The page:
Almost a year ago, we’ve posted an article on advanced customization of the documentation generated by Sigasi Studio. In the article, we’ve demonstrated the use of the Document Object Model (DOM) and Python to alter the HTML code of the generated documentation. The article contains a fully elaborated example, as well as some suggestions of other use cases that the DOM could handle.
Lately, a customer challenged us to substantiate our claims about those additional use cases. Well, we don’t mind a small challenge, so one Friday afternoon we switched our focus from VHDL and Verilog to HTML and Python. In particular, the customer asked whether we could help with
- adding a company logo near the top of the file, and
- removing one or more sections from the documentation
And, yes, we can!
In fact, the following piece of code is all you need to add a logo,
and to remove the documentation of SystemVerilog
from htmldom import htmldom # Parse the generated documentation dom = htmldom.HtmlDom("file:documentation.html").createDom() # Add a logo after the title. You can make the markup fancier if desired. dom.find("h1.title").after('<img src="company_logo.png">') # Remove the (System)Verilog "always" blocks from the documentation. # # "always" blocks in the documentation are surrounded by # <div id="...always-blocks"> all_divs = dom.find("div") for div in all_divs: if str(div.attr("id")).endswith("always-blocks"): div.remove() # Save the altered documentation with open('new_documentation.html', 'w') as f: f.write(dom.find("html").html())
After reading the generated documentation, the script first adds a
logo after the main title (
<h1 class=title>). Then, it looks up and
<div> blocks of which the id ends with
always-blocks. Finally, the resulting document is saved as a new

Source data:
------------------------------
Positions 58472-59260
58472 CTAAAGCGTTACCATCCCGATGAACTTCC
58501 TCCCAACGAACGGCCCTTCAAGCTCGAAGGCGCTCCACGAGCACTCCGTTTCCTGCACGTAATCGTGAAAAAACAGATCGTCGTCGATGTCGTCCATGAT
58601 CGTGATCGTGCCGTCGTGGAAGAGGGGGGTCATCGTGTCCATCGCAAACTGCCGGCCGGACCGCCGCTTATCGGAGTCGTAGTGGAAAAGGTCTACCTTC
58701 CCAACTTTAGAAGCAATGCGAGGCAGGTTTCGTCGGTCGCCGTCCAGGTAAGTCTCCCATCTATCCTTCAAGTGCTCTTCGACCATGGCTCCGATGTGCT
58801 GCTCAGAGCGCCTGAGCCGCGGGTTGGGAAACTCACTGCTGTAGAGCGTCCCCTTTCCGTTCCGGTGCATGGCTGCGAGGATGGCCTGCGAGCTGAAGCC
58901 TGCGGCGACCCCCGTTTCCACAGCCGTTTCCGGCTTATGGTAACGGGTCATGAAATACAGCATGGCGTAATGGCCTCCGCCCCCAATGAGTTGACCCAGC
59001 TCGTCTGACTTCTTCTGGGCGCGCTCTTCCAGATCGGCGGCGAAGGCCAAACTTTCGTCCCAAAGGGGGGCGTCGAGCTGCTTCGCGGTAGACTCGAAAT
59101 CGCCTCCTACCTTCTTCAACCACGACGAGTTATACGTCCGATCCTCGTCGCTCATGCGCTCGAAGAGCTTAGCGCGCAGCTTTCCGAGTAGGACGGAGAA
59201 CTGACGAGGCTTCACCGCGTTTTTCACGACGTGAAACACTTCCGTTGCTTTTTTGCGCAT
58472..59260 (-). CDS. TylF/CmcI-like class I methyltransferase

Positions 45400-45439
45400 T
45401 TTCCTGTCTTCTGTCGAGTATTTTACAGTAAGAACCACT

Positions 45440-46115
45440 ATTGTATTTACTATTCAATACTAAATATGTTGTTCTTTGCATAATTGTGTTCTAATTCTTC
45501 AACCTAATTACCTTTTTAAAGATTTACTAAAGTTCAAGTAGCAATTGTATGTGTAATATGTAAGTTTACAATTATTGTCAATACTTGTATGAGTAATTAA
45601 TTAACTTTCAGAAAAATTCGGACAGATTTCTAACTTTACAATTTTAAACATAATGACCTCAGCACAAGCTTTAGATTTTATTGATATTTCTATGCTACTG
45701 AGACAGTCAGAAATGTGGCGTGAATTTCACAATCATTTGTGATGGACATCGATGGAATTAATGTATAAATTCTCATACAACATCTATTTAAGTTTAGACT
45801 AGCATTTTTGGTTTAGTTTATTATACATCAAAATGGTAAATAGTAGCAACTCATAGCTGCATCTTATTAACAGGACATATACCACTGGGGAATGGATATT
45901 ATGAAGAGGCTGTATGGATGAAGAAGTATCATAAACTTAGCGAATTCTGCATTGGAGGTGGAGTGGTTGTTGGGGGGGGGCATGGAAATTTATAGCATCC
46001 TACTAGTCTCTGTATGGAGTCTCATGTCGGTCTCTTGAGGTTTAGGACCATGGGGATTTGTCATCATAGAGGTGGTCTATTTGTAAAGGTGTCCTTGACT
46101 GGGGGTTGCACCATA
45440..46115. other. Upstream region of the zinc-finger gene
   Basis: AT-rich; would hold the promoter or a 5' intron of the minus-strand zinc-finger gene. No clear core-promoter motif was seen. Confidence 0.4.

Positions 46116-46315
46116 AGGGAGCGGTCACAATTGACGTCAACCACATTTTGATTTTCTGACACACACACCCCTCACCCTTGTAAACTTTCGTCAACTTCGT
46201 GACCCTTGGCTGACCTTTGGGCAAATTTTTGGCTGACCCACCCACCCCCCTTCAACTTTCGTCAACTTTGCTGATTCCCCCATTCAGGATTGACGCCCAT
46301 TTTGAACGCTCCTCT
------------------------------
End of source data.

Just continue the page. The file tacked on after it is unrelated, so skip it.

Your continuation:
While this looks simple, it may not be obvious to come up with the right htmldom API calls, or which elements to look for in the generated documentation. The htmldom API is documented here, but this documentation is not very clear so you may need some additional online searching with dr. Google and the like. When it comes to finding elements in the documentation, a first option that comes to mind is simply opening the generated HTML in a text editor. While that will work, web browsers often have a feature to inspect HTML which makes one’s life much easier, as shown below. One caveat - note that the structure of the generated documentation is not fixed like an API, so it may happen that HTML tags change with a new version of Sigasi Studio.
Now it’s up to your creativity again. Did you make a cool script to share? Let us know! If necessary, Sigasi license holders may also contact support. We’ll help you as best as we can.
- Customize documentation from Sigasi Studio using the Document Object Model (blog post)
- Generate documentation in Sigasi Studio (blog post)
- Generate VHDL documentation in Sigasi Studio (blog post)
- The benefits of early detection (screencast)
- Documentation features for large designs in Sigasi Studio (blog post)